Kakaruai population growth promising

A female kakaruai at a nest in forest outside Orokonui Ecosanctuary. Photo: Nick Beckwith
A female kakaruai at a nest in forest outside Orokonui Ecosanctuary. Photo: Nick Beckwith
Our chances of hearing the call of the kakaruai are improving, Georgina Pickerell reports.

Walking near Mt Cargill one spring morning last year, a friend was delighted to hear for the first time the distinctive song of a kakaruai, South Island robin, coming from an area of eucalypts not far from the road. Our friend wanted to know where the bird had come from, and what it was doing there. Was robin song going to become a regular part of her walks around Dunedin?

Kakaruai are native birds more usually seen in forest in the more remote parts of New Zealand. Similar in size to a house sparrow, with dark to mid-grey feathers on their back and wings, and a cream-coloured front, they come across as friendly and trusting as they hop along the forest floor to nab any bugs disturbed by trampers’ feet — and may come very close to people as a result. Like much of New Zealand’s wildlife, robins are vulnerable to introduced predators such as rats and stoats that prey on eggs, nestlings and adult birds alike. This, coupled with deforestation, has resulted in a conservation status of "declining". In particular, very few populations of kakaruai remain along the east coast of the South Island.

However, Dunedin was fortunate in that a small number of robins persisted in the Silver Peaks and Silverstream forests. In 2010 and 2011, work by the late Prof Ian Jamieson from the University of Otago and others led to 45 of these robins being translocated into Orokonui Ecosanctuary. The population flourished there in the absence of introduced predators. By 2016, juvenile birds had begun to disperse out past the safety of the predator exclusion fence and there have since been sightings from Doctors Point to near Port Chalmers, with evidence for populations starting to establish. But how well are these small birds managing to survive outside of the fence?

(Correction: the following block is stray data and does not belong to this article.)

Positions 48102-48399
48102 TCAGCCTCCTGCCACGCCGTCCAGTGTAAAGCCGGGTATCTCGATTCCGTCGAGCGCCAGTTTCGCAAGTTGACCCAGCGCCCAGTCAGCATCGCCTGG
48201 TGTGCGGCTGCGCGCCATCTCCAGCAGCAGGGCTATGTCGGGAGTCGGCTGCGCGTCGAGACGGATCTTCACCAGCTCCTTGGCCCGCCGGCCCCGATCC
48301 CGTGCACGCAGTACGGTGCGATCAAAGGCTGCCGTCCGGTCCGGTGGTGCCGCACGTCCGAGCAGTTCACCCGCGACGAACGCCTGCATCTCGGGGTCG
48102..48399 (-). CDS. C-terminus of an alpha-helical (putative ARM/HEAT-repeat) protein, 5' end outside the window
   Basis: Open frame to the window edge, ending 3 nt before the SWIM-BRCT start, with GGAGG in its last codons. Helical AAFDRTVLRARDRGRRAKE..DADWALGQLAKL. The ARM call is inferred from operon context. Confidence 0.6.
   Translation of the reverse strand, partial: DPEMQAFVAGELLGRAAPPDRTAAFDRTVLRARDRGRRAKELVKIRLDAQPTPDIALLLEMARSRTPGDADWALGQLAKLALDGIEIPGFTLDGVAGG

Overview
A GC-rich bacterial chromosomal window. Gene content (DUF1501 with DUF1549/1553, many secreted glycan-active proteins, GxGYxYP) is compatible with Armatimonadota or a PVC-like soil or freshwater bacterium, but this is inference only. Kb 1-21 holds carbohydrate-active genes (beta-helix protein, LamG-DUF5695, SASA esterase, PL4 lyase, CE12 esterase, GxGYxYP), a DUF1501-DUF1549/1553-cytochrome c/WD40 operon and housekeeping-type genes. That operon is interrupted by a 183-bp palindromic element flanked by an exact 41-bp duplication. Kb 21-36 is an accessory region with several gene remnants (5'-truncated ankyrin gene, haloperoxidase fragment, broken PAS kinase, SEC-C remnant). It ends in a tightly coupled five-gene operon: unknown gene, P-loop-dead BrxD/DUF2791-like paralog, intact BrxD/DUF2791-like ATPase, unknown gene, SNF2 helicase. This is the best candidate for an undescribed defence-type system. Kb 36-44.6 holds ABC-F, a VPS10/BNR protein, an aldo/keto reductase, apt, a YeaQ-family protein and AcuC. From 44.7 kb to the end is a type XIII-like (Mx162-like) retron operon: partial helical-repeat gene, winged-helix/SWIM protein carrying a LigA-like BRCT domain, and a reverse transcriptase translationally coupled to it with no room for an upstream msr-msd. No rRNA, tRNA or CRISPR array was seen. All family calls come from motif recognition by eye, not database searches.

Since 2016, Otago members of Birds New Zealand have been monitoring robins in about 50ha of a privately-owned mixed forest block outside of the Ecosanctuary with the goal of determining whether robins outside of the fence are establishing a self-sustaining population — that is, surviving to breed successfully and the young recruiting back into the population. Each year, between August and December, more than 20 keen volunteers have located robin territories and nests, and also banded birds with unique colour combinations so they can tell individuals apart and monitor their survival from year to year.

As one such volunteer explained: "Nest finding isn’t exactly a walk in the park — it’s more like a bush bash ... and a walk around in circles. And it involves bribery!". Nest finding starts by visiting the territory of a pair of robins and clapping until a robin (usually the male of the pair) appears. Then the bribery begins — with mealworms, which are food treats for robins. Mealworms are left on an open area of ground with the hope the robin will eventually hold a few in his beak and fly off with them to feed to his mate or nestlings at a nest, thereby leading us to its nest.